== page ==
On Saturday, June 13, the Japan Center of Stony Brook University (JCSB) held its 15th Annual Essay Competition Award Ceremony. Unlike ceremonies of previous years, which were held at the Charles B. Wang Center, this ceremony was conducted virtually due to the COVID-19 pandemic.
JCSB President Dr. Iwao Ojima delivered the opening remarks and introduced distinguished guests Ambassador Kanji Yamanouchi, Consul General of Japan in New York, and Kevin Ogawa, President and CEO, Canon USA. According to Dr. Eriko Sato, chair of the JCSB Essay Competition, 167 essays were submitted from 55 schools for the 15th competition, and seven essays were selected by a committee of judges headed by Chief Judge Sachiko Murata to receive cash awards ranging from $500 to $3,000. Additionally, each winner received a camera from Canon USA, a major sponsor of the event.
The winning essays can be found on the Japan Center at Stony Brook website.
Sailesh Srinivas, a junior at Stony Brook University, won the College Division Best Essay Award of the competition. He was presented with a $3,000 check, an award certificate and a Canon camera. In his award-winning essay, “The Walking of Mountains,” Sailesh states that he was, one day, intrigued by the aphorism, “If you doubt mountains’ walking, you do not know your own walking,” written by Zen Master Dōgen in his Mountains and Waters Sutra, and describes his attempt to understand its meaning and apply its significance to his life.
Srinivas hoped that his Sensei would guide him through the process of finding the answer to his search. In her interpretation, Sensei explained that a human being is no different from a mountain in that as each moment passes, the physical form of each is changed. However, she stressed that this form’s essence or Buddha nature lies beneath its physical form. She described this essence as having the characteristics of emptiness, being without ego, being connected to all beings as one and remaining unchanged.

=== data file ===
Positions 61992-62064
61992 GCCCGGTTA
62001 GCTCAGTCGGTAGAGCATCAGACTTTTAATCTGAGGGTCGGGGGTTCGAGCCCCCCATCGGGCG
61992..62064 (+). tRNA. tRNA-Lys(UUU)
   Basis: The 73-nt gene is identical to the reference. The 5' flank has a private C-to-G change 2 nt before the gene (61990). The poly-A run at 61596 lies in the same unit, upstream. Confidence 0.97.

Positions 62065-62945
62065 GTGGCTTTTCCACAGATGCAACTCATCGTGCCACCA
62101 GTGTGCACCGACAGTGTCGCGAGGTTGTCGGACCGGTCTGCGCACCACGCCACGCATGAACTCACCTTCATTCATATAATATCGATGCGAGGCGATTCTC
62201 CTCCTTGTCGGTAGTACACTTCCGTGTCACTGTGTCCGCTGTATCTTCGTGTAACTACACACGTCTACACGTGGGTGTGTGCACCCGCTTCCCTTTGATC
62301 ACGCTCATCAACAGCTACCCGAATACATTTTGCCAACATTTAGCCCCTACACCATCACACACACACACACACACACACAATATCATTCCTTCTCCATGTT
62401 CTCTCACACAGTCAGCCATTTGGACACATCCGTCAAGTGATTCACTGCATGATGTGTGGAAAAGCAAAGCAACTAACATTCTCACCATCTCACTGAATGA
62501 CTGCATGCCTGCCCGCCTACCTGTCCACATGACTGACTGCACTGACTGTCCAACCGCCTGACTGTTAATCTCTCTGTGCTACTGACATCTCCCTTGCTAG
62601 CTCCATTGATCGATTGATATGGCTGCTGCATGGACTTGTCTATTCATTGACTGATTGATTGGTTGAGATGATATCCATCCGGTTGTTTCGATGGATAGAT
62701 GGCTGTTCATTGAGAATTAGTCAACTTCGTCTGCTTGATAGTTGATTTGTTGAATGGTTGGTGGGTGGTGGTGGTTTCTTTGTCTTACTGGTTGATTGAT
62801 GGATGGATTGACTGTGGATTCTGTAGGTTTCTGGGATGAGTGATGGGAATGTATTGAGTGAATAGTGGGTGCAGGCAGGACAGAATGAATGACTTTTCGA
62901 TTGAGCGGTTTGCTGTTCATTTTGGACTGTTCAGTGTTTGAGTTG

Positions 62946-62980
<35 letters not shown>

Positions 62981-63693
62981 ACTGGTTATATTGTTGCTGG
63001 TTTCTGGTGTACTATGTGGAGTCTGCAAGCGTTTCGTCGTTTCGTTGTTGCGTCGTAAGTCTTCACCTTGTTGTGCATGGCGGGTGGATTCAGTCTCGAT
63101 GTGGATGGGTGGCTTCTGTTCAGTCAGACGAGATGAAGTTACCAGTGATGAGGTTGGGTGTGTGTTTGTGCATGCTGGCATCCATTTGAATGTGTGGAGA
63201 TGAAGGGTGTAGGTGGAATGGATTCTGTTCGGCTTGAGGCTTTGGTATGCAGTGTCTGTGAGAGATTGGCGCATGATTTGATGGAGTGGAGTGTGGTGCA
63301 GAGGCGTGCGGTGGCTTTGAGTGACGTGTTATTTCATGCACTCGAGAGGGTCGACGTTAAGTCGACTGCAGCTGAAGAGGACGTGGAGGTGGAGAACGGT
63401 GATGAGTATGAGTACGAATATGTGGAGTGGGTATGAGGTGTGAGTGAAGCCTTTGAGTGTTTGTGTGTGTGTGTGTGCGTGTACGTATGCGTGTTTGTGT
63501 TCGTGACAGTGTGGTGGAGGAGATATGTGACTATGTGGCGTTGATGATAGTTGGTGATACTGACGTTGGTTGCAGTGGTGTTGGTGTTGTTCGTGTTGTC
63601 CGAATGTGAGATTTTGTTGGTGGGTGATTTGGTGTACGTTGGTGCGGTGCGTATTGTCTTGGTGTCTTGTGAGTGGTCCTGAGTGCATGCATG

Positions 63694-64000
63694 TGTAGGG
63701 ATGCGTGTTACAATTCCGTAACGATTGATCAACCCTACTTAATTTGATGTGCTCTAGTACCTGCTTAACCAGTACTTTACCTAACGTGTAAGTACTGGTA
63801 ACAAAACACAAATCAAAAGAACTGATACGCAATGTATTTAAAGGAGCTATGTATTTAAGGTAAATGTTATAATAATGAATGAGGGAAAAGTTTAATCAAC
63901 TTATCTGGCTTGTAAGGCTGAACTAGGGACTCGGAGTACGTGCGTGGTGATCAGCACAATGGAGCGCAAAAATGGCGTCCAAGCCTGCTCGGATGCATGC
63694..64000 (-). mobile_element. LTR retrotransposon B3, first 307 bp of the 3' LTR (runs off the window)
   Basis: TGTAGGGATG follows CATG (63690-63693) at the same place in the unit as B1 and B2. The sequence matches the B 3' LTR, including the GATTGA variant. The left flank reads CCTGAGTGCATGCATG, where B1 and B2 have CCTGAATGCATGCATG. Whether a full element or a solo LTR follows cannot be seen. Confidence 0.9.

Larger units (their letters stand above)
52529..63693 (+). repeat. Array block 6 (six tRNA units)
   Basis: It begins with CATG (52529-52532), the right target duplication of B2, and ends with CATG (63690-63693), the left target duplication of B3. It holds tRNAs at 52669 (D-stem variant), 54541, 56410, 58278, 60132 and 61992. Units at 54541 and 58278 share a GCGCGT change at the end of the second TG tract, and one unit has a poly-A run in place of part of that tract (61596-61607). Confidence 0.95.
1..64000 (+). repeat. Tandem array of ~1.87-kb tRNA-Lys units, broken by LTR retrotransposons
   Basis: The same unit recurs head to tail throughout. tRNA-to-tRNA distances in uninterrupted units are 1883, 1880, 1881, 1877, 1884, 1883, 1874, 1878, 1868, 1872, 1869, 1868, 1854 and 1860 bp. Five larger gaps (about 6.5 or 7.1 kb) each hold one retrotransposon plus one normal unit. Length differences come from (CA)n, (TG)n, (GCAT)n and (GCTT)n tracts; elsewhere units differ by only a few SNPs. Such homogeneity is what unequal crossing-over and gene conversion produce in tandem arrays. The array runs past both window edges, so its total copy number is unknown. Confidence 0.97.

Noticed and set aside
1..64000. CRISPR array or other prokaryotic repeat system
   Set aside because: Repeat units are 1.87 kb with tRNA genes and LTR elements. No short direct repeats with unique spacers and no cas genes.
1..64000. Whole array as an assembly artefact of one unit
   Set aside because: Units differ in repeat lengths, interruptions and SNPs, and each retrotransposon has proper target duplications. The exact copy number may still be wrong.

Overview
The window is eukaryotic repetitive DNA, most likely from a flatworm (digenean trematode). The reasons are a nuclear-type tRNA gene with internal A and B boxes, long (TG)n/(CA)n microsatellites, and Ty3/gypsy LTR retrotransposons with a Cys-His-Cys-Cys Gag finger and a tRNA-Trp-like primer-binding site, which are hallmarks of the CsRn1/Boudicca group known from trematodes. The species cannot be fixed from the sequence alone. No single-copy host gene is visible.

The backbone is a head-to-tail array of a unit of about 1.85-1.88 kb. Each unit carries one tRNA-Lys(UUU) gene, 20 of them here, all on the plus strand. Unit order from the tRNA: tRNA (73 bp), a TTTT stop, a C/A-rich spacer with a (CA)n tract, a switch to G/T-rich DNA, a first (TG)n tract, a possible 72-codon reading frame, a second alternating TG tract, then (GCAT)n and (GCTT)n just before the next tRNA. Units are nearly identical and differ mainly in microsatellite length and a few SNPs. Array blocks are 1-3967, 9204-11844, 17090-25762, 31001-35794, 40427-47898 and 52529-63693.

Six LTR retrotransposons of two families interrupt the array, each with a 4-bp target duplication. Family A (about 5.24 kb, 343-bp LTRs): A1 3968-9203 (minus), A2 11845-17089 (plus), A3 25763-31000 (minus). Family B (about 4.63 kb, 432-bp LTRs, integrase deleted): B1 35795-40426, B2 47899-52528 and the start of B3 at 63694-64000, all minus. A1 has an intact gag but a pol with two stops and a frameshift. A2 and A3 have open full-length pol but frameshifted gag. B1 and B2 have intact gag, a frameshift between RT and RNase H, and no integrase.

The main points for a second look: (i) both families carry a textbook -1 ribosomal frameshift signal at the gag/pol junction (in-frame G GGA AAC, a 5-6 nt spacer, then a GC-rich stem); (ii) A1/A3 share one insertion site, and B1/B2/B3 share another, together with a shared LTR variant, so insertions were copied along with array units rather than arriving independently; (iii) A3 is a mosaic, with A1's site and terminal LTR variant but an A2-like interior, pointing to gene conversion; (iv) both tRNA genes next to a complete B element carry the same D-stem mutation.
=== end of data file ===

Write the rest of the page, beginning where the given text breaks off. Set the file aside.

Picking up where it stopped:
Srinivas learned that “though things change, they are never gone.” He concluded, ”Zen teaches us that the real, or Buddha nature, lies within our hearts, the center of our being,” and Buddha teaches us that the human heart “holds all of our potential to become actualized and free from ego.”
Srinivas’ favorite subjects are Japanese Buddhism, organic chemistry, Islamic studies and physiology. He enjoys playing tennis, spending time with friends, exploring areas of the world and drinking tea. He hopes to be a pediatrician in the future.
Congratulations to all winners on their insightful essays that explored the effects of Japanese ideas and culture on their lives and society.
For more information visit the Japan Center at Stony Brook website.